Wind – Waves – Current: Perspective for paddlers

The report says: Wind 10 – 20 mph, 2 to 3 foot waves, 1 – 3 knot current, 10, 000 cfs, gauge 4 feet, gradient 50 feet per mile. What does this mean to us as paddlers?

Wind power or push is what builds waves and effects boat handling.

A 10 knot winds force is doubled by a 14.2 knot wind and quadrupled by a 20 knot wind. In CG District 5, an 18 knot wind usually means a Small Craft Advisory, other districts set their own, perhaps some higher.

Most intermediate touring paddlers paddle at about 3 knots, but if paddling into a 15 knot headwind, the speed made good drops to 2 knots and at 25 knots, drops to 1 knot made good or 1 nautical mile per hour. A routine 6 mile paddle home with little wind, would in theory take 2 hours, but with 25 knot head winds, an exhausting 6 hours of steady paddling.

Waves (open water) are developed by far away wind and generate swell which is generally not of serious consequence as a hazard to kayakers. Waves developed by localized wind travel across the water, often on top of any swell and are generally steeper than swell, so may make kayakers feel unstable, particularly when coming from abeam (side), or following (behind). Waves that are a foot or less, are not consequential, when they get chest, shoulder, head and over head, to a seated kayaker they may well cause unease depending on experience level.

River waves are stationary and are made when fast moving water hits slower moving water. When they are steep enough to fall back on themselves they are called stopper waves as they can stop a boat and hold it temporarily. These are different from holes/hydraulics.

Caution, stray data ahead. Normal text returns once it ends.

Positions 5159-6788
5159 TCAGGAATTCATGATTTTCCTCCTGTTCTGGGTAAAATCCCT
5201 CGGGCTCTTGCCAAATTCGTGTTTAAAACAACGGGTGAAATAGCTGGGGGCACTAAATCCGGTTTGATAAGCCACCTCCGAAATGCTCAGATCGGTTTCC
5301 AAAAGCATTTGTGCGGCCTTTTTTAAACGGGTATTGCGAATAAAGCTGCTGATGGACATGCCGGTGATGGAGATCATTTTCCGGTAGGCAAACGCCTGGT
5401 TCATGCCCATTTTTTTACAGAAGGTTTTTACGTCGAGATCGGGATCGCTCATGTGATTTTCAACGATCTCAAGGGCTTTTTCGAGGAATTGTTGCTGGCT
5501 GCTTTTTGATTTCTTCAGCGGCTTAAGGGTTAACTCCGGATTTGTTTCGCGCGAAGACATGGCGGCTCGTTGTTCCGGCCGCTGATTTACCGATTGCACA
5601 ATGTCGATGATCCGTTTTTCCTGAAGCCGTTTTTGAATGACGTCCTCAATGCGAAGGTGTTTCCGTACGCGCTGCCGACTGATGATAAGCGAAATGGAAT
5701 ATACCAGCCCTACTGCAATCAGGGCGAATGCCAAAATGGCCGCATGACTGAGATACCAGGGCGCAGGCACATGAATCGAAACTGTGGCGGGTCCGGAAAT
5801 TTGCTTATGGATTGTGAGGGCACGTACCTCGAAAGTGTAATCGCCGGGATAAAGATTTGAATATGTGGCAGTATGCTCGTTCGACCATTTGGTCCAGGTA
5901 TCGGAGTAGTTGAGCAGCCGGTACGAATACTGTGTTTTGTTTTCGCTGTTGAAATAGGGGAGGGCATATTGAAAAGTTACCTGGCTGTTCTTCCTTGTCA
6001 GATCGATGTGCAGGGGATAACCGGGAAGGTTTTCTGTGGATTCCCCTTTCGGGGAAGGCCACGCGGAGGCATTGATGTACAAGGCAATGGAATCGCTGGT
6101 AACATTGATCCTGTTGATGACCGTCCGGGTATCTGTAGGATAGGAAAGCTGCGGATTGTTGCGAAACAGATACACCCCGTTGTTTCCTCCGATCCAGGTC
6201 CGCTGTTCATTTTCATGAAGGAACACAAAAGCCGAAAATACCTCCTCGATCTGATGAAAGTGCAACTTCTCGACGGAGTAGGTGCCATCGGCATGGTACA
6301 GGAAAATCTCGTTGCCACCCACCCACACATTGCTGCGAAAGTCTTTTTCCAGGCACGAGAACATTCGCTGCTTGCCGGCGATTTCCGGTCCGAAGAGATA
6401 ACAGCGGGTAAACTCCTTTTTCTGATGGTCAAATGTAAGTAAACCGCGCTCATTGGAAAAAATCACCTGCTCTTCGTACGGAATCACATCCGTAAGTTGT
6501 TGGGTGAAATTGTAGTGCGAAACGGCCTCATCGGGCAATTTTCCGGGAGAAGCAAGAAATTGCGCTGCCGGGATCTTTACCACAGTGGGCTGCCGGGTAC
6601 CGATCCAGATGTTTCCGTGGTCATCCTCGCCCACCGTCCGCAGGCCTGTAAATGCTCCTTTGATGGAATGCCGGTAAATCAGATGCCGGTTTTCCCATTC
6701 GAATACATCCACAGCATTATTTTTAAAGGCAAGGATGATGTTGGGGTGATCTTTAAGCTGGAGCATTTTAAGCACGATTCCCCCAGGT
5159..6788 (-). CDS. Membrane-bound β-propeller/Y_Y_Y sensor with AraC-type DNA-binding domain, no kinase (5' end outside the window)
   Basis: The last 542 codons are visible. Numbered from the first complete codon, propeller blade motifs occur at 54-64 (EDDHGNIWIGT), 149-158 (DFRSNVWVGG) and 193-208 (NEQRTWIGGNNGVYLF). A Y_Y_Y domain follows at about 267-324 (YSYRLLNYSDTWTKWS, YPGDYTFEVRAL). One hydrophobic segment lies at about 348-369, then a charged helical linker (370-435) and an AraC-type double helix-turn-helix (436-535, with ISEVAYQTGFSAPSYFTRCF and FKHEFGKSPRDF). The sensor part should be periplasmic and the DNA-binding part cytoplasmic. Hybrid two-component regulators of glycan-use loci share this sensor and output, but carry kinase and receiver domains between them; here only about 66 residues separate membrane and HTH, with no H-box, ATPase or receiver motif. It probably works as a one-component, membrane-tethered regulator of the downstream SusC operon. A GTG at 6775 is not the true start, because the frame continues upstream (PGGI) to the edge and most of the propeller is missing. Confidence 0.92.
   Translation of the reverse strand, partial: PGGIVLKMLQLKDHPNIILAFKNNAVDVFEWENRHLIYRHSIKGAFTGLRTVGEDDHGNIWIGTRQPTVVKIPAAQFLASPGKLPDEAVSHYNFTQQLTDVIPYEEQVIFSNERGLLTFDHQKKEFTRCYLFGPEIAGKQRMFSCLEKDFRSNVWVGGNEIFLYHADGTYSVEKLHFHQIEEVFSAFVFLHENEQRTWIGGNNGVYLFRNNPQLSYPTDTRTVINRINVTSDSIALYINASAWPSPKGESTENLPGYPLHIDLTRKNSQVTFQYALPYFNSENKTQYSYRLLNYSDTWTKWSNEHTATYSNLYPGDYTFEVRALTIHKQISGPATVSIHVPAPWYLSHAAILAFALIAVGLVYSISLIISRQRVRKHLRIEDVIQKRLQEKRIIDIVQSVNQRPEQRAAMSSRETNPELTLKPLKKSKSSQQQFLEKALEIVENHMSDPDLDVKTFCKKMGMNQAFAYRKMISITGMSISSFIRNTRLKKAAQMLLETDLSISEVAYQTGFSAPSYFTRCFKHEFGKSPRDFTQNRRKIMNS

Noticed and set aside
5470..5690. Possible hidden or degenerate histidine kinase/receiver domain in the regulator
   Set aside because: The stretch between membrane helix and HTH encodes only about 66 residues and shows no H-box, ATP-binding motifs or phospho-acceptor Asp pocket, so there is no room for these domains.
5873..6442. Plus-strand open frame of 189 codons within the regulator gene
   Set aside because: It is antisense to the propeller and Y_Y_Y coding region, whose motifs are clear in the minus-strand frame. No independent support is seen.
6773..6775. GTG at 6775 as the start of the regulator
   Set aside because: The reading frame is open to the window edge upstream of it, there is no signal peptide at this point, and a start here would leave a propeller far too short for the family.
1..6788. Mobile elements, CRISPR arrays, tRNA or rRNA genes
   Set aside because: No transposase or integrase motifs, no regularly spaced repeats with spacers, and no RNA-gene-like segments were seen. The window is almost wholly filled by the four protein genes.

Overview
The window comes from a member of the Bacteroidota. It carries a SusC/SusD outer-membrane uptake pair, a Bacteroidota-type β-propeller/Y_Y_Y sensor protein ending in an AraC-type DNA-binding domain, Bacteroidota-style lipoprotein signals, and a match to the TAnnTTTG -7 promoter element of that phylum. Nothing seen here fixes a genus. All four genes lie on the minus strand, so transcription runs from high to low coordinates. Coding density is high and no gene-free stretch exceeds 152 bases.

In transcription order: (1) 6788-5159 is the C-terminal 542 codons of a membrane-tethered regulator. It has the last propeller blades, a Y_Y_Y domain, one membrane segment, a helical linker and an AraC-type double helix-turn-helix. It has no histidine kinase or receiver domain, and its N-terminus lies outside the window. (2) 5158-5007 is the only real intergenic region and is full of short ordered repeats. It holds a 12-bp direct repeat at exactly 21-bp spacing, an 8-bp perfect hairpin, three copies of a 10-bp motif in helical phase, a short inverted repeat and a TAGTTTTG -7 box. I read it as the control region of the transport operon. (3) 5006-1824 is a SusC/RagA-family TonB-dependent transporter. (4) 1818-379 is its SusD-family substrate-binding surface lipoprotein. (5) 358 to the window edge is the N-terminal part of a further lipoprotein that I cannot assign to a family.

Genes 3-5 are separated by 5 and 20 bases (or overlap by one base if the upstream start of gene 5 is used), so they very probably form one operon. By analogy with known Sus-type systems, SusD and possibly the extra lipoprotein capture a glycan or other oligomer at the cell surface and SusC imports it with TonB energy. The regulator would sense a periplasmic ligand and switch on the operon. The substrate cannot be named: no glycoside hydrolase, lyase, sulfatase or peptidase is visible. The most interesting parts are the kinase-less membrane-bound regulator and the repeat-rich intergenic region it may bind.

The more gradient (slope of the river bed) the faster moving and pushier the water, if you double gradient you quadruple the push.

CFS is the measurement in cubic feet of water past a point (a cubic foot of water is a little bigger than a 62 pound basketball) think about 3000 X 62 pound basketballs a second, when you double cfs you triple the push. This makes sense only if you have experienced rivers at specific gradients and flows such as a 1000 cfs flow on a 40 foot gradient feels like X, so 2000 cfs on the same gradient is 3 X etc.

Currents are pretty easy to comprehend as they have a direct 1 to 1 effect. If you paddle at a 3 knot speed into a 2 knot current, your speed made good will be 1 knot. If you paddle at a 3 knot speed you cannot paddle forward in a 3 knot current. If you paddled directly across a 3 knot current for one hour, you would be down current 3 miles from your start point.

At 1 knot an object in that current moves 100 feet per minute, at 1 mile per hour, 88 feet per minute. Simply multiply as the current speed increases. 2 mph means 88 feet in 30 seconds. Think how this could be meaningful in a river being washed downstream, or being taken away from shore by tidal current. A 16 foot kayak or canoe will pass an object in 5 seconds in a 2 mph current is a rule of thumb you can use as a gauge. A stick will drift almost 60 feet in 10 seconds in a 4 mph stream. THINK ABOUT THAT.

Information on winds effects are from “Fundamentals of Kayak Navigation”, by David Burch.